Embassy libraries close doors to public, go online

As the Cold War thaws the Electronic Age heats up and the combination is changing the way U.S. embassy outreach centers across the globe operate.

The U.S. Information Agency which promotes the understanding and acceptance of U.S. policies and culture in foreign countries has been transforming its traditional worldwide libraries from general reading rooms open to the public to so-called Information Resource Centers (IRCs) that distribute government data via the Internet for embassy use only.

For decades due to political reasons the USIA located its libraries only blocks from U.S. embassies so that non-U.S. citizens could visit the libraries to read American novels magazines and newspapers in addition to policy journals and speeches without risk of being seen entering a U.S. embassy. USIA libraries as a result "inadvertently serve as surrogate public and academic libraries " according to a cable transmitted by USIA director Joseph Duffey in which he set forth the IRC mission.

"While over time such programs generate much good will and appreciation for American culture broadly defined they often do so at the risk of diverting resources - especially staff time and expertise" - from the agency's core responsibilities.

But because of easing political tensions the libraries no longer need to be separated. In addition with the increased use of the Internet and the increasing costs of maintaining the libraries the USIA has begun to develop the IRCs.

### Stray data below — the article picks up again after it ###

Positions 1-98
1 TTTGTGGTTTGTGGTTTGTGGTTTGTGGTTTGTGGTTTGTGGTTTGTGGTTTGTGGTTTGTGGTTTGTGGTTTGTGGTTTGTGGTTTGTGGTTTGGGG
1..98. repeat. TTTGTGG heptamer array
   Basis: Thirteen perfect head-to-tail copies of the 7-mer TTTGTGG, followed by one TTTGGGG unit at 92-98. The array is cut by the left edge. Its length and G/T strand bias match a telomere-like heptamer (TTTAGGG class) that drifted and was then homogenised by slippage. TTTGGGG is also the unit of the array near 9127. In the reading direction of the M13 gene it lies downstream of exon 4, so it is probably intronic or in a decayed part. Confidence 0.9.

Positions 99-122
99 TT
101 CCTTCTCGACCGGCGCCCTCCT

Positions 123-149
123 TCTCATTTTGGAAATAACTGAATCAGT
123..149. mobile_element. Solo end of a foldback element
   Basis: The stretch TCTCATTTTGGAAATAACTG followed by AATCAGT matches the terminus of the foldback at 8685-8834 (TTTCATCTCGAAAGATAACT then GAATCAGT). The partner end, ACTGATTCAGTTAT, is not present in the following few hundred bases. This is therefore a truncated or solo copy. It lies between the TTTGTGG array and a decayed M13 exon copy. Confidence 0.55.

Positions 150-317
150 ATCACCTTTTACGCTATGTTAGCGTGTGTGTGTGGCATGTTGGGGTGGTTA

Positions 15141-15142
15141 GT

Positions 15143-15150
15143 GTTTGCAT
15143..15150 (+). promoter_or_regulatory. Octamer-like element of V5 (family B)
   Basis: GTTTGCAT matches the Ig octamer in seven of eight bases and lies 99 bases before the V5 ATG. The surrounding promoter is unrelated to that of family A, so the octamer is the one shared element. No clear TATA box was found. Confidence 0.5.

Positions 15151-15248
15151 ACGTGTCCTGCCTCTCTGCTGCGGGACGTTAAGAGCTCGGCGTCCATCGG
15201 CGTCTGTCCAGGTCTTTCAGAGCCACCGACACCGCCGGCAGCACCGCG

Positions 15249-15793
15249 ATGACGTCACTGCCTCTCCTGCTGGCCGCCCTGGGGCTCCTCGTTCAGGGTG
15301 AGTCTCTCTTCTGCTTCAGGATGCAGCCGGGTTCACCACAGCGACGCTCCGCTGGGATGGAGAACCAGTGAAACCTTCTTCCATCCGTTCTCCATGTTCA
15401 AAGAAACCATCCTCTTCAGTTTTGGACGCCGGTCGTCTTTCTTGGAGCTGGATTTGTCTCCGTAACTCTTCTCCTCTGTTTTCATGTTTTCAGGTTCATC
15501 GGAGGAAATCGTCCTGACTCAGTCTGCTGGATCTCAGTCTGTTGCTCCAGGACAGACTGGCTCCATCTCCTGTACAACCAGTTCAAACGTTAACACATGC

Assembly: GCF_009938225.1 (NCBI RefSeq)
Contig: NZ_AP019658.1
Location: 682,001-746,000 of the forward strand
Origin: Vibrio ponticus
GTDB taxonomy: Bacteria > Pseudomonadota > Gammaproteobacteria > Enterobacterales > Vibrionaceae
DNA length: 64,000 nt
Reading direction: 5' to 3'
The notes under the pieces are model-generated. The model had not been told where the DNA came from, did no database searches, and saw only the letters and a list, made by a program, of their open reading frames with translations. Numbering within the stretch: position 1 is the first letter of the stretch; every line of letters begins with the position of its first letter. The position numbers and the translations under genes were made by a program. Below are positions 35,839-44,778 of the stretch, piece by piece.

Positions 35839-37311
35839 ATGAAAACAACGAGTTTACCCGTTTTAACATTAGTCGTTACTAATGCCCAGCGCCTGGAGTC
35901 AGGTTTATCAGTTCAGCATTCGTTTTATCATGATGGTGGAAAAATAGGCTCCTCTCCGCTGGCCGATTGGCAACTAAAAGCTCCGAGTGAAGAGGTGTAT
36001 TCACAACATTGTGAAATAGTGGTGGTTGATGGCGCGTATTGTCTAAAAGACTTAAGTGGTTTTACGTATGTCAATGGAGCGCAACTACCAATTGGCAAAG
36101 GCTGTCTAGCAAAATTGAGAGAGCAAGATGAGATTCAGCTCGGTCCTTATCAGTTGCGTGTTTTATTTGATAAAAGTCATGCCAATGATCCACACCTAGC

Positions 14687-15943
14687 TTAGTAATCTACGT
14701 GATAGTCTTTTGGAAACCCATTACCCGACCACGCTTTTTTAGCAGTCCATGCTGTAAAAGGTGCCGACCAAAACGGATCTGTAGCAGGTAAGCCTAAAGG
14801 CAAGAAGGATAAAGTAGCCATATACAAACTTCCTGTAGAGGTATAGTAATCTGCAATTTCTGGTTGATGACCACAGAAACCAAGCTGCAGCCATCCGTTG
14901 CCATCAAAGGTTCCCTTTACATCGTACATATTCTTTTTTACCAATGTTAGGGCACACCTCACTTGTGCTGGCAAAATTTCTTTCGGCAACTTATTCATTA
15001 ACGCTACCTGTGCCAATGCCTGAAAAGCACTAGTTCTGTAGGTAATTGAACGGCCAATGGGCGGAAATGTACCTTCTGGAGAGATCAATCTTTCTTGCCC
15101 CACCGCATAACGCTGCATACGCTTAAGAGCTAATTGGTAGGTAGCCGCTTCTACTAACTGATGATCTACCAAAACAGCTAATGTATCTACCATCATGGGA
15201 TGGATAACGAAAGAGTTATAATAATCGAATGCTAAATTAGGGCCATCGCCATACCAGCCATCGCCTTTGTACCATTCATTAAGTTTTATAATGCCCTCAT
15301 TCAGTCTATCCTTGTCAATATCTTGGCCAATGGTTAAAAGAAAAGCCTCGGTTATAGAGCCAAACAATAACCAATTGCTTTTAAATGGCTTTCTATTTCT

The USIA has begun to install IRCs in about two-thirds of all its posts including those in Germany Mexico Kenya Japan Lithuania and India. The centers are based on a new USIA model that mirrors an internal library maintained by the average private corporation said Cynthia Borys team leader for the information resources team in the USIA's Bureau of Information.

"Information is highly filtered highly selected and timely [and is] delivered to the embassy especially to those conducting our foreign affairs overseas " she said. "So there is a shift in terms of the audience" that we are serving.The USIA also plans to make better use of online information. Stacks of books or magazines issued by American think tanks are being replaced by terminals for Internet access to data repositories such as those maintained by the Government Printing Office. Also available are online services such as Lexis-Nexis.

"The IRCs have the best telecommunications connections " said Mary Nell Bryant information resource officer for East Asia.

The move to IRCs is a bittersweet transition for USIA operations in areas such as Berlin according to Mary Boone director of information resources there. Regarded as a librarian before the transition Boone said the "America House" libraries as they are known in Germany are as familiar to the German public as was the Berlin Wall. "For the staff it breaks their hearts to tell old customers that we don't have U.S. fiction anymore [and] that they will have to go to the public library for that " she said.

Instead of serving as librarians the USIA staff now focus on delivering almost in real time information such as policy decisions or speeches delivered by President Clinton. Boone said for example that a staff member from German Chancellor Helmut Kohl's office grew tired of waiting on information from the Denver Summit of Eight nations - a political and economic meeting of the world's eight leading industrial nations - and contacted the USIA for help. The USIA was able to use IRC resources to quickly pull down necessary transcripts.

In Cologne and Hamburg IRCs have been pulled onto embassy grounds Boone said. "It is a much smaller space but you walk into the door and see tables with computers and by the way if you walk around the corner there are also some books. The whole look of the centers is changing and it is changing the way we spend our time."

-- Jones is a free-lance writer based in Falls Church Va.

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